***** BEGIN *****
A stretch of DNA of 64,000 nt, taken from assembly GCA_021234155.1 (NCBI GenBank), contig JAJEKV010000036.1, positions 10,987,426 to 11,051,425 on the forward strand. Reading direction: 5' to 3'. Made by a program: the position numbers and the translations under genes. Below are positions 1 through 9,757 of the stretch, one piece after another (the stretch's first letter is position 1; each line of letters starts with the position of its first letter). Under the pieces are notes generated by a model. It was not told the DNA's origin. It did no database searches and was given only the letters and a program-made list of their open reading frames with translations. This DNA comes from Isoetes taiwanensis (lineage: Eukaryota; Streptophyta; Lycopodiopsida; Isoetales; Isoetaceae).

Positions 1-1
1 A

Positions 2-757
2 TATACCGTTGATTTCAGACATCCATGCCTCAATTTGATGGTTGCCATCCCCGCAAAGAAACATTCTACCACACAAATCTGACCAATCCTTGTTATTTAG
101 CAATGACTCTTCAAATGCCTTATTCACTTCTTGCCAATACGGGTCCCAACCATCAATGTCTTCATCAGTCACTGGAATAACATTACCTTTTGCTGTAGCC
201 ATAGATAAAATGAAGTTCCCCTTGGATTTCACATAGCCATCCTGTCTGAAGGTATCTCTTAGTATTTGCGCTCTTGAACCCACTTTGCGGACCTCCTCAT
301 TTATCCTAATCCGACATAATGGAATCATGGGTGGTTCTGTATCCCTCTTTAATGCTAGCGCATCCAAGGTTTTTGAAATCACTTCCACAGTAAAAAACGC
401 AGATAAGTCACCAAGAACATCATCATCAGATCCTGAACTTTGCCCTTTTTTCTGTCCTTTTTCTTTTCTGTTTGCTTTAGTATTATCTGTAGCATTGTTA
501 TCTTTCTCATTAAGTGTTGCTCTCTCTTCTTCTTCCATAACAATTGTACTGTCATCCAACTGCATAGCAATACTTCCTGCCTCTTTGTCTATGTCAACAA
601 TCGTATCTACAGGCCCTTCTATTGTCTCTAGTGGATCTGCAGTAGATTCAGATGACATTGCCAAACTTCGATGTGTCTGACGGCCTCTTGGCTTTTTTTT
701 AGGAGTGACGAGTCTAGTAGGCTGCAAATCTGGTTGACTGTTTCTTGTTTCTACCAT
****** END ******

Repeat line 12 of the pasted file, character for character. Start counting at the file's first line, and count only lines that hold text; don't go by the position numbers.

701 AGGAGTGACGAGTCTAGTAGGCTGCAAATCTGGTTGACTGTTTCTTGTTTCTACCAT